The Board of Trustees of the University of South Alabama held its annual meeting today, approving a $50 million line of credit to help adjust to the economic effects of the COVID-19 pandemic but otherwise making only minor adjustments to student fees and rates.
However, the board also adopted an on-campus housing requirement for all freshmen, but provided exemptions for those commuting from the permanent residence of a parent, grandparent, or legal guardian; military veterans; married persons and/or have a dependent child or children in their residence, or those who are granted an exception through the exemption process.
The policy, which takes effect in the fall of 2021, is expected to affect roughly 10 percent of non-local freshmen who typically choose to live in apartments near campus, according to Executive Vice President Dr. John Smith. Smith said many other universities have a similar requirement, and he cited research suggesting freshmen who live on campus become more engaged with campus activities, progress with higher rates of academic achievement and graduate more often than those who don’t.
Trustee Lenus M. Perkins expressed concerns the policy could deter freshmen who may not be able to afford the university’s room and board rates, but Smith said the university has more favorable lease terms, and an appeals committee would be established to consider exemptions for extenuating financial circumstances.
In response to new health standards required by the COVID-19 pandemic, the board increased all meal plans by $50. Smith said the university’s cafeteria would no longer be self-serve, and the increase was to pay for increased staffing from the food service vendor, disposable utensils and a decrease in allowable capacity within the cafeteria at any one time.
In the same meeting, the Board adopted a “reduced tuition model” for its StartSouth dual enrollment program, in which high school students can take college courses prior to graduation. Tuition for the program has been reduced from $329 per credit hour to $166 per credit hour, bringing the total for new students to about $500 per course taken.
“We’re extremely excited to build a deeper connection with high schools in our region,” Dr. Andi Kent, USA’s Dean of Education and Professional Studies, later said in a statement. “The Start South program not only provides an opportunity for students to receive exemplary academic instruction, but also to make connections with our University community.”
Eligibility requirements are high school sophomores, juniors and seniors with 3.0 GPA and letter from their school’s guidance counselor or principal. Start South students can earn up to a maximum of 30 credit hours toward their degree.
The $50 million line of credit from Hancock Whitney bank will be used on an “as needed basis,” according to Vice President for Finance and Administration Scott Weldon, who said the full financial effects of the pandemic should be more clear in eight to nine months. There is also an option for an additional $50 million, but Trustee Jimmy Shumock said it is far less than the $300 million being sought by similarly sized universities.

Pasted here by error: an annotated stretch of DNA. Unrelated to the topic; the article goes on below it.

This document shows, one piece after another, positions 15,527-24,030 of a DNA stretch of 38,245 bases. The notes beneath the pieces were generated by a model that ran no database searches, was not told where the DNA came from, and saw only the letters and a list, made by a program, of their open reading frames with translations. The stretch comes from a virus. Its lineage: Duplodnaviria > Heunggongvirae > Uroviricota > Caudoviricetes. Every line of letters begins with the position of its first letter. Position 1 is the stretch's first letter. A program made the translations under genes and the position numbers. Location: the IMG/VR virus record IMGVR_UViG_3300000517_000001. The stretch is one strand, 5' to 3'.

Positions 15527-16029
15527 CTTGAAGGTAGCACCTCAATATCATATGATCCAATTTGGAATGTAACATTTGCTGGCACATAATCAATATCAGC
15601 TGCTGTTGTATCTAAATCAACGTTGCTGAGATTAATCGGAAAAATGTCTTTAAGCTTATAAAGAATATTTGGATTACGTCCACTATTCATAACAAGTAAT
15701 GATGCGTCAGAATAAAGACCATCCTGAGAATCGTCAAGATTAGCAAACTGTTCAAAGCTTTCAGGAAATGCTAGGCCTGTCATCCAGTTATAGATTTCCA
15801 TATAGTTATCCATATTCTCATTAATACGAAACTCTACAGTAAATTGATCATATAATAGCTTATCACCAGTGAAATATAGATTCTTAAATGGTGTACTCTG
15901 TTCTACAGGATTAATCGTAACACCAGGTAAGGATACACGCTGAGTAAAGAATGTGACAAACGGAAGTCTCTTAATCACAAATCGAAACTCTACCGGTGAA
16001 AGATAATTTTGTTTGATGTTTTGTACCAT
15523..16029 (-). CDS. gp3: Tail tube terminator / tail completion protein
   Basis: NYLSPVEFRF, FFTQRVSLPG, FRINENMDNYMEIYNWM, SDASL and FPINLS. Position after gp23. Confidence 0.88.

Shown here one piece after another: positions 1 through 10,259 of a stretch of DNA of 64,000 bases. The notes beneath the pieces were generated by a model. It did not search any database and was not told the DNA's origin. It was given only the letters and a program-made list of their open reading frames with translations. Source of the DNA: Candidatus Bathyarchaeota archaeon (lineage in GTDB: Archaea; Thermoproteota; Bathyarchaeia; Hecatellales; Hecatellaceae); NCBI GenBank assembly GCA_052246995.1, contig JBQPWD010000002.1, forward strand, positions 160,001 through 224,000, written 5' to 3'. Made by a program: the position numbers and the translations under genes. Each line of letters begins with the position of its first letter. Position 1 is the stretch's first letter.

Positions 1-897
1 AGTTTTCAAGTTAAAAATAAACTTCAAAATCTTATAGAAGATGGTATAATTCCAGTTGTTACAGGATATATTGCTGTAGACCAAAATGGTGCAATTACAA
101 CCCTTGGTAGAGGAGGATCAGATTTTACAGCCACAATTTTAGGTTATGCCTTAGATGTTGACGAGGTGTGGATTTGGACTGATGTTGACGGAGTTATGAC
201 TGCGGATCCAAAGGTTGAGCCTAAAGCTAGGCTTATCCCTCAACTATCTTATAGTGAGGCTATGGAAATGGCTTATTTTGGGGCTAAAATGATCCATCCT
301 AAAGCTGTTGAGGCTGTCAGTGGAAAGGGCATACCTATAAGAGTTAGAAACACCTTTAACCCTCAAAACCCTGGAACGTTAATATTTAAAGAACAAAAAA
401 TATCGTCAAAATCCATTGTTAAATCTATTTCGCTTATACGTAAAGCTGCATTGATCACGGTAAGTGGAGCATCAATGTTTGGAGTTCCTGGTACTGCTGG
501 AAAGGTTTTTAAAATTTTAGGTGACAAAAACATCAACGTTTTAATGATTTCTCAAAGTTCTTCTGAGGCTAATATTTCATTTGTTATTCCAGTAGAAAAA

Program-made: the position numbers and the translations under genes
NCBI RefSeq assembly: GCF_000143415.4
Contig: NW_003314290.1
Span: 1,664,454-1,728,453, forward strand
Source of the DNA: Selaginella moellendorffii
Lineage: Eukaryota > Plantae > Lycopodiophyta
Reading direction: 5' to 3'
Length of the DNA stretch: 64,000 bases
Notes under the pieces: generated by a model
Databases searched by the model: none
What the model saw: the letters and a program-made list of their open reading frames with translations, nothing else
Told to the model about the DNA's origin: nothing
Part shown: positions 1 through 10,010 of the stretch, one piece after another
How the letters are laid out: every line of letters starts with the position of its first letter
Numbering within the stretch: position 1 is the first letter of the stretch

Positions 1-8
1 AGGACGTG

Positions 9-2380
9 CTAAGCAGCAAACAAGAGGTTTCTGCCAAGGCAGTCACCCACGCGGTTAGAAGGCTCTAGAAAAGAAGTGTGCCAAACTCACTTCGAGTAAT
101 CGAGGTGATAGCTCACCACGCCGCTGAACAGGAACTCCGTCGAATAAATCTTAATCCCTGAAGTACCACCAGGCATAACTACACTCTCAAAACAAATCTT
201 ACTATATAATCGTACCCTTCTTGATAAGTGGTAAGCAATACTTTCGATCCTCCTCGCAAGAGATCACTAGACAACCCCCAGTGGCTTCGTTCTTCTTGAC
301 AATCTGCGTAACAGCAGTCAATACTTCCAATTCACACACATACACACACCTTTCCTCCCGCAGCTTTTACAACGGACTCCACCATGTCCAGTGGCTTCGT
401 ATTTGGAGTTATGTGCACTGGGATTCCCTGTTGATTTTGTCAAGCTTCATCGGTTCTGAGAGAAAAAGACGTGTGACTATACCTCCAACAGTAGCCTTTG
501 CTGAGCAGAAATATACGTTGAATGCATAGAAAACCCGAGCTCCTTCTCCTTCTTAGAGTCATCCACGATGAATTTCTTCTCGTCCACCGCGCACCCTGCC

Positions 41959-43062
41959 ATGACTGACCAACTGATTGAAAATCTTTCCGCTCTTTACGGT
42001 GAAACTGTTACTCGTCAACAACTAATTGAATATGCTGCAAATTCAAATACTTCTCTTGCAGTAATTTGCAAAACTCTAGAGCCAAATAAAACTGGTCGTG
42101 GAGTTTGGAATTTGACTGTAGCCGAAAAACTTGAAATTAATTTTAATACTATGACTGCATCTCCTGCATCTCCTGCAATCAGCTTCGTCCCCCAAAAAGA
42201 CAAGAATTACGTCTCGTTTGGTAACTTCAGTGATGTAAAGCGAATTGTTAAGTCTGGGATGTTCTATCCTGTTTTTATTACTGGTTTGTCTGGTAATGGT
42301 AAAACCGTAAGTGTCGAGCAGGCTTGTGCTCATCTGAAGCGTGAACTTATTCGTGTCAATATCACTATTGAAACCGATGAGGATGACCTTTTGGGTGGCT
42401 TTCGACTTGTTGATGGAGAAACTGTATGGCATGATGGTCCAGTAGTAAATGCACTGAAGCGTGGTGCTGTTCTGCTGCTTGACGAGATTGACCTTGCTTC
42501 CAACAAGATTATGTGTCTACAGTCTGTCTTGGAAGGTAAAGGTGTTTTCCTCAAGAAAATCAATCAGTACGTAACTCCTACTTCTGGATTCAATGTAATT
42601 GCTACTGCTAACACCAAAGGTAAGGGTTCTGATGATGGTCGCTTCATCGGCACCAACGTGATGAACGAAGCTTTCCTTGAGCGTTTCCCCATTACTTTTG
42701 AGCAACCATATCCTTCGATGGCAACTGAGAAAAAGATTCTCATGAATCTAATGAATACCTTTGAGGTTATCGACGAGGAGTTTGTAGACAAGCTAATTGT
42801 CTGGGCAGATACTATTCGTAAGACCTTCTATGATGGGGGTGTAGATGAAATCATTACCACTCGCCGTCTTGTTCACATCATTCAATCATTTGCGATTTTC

“We can survive a lot of things, but we can’t survive if we don’t have cash to continue to operate both our hospital and our university,” Shumock said.
Weldon said state law requires any money borrowed for operational purposes to be repaid within the same fiscal year. Meanwhile, the health system is performing “better than anticipated” now that elective procedures and other revenue streams have returned. Roughly 57 percent of USA’s budget is generated from patient services revenues, while only 16 percent comes from tuition and fees. The state of Alabama kicks in roughly 12 percent of its budget.
The Board also discussed the political and cultural ramifications of the George Floyd protests, with Vice President of Student Affairs Michael Mitchell reporting his Diversity and Inclusion Committee recently hosted a virtual “courageous conversation” about race relations last week, drawing as many as 475 attendees. Separately, board members discussed South’s own police department’s use-of-force protocols and its mutual assistance agreement with the Mobile Police Department, although not in specific terms.
In 2013, a university police officer shot a naked, unarmed 18-year-old freshman who was acting erratically and charged the officer in an aggressive manner. The officer, Trevis Austin, was subsequently cleared of wrongdoing by a grand jury, and a civil lawsuit filed against the university by the family of the victim, Gil Collar, was later dismissed.
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